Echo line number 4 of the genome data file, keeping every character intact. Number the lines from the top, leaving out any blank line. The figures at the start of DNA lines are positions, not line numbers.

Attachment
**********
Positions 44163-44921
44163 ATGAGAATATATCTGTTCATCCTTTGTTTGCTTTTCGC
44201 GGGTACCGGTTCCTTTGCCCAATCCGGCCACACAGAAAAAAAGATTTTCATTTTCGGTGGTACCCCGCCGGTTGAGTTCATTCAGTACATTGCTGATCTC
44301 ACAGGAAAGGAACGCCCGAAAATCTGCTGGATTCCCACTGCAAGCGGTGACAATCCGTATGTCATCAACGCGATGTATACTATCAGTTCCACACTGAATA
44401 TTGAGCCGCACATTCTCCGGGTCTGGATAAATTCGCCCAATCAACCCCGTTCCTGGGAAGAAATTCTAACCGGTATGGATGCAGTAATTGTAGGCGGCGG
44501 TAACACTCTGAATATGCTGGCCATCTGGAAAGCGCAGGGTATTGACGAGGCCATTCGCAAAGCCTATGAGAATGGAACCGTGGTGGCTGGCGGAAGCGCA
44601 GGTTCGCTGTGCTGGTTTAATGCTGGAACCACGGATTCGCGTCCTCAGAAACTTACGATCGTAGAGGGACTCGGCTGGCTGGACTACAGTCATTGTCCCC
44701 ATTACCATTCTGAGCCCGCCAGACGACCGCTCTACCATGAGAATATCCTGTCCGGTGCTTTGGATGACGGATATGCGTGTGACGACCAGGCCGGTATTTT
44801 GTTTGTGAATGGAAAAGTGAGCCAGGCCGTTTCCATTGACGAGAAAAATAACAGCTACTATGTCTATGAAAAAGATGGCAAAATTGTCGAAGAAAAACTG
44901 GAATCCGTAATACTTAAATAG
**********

44301 ACAGGAAAGGAACGCCCGAAAATCTGCTGGATTCCCACTGCAAGCGGTGACAATCCGTATGTCATCAACGCGATGTATACTATCAGTTCCACACTGAATA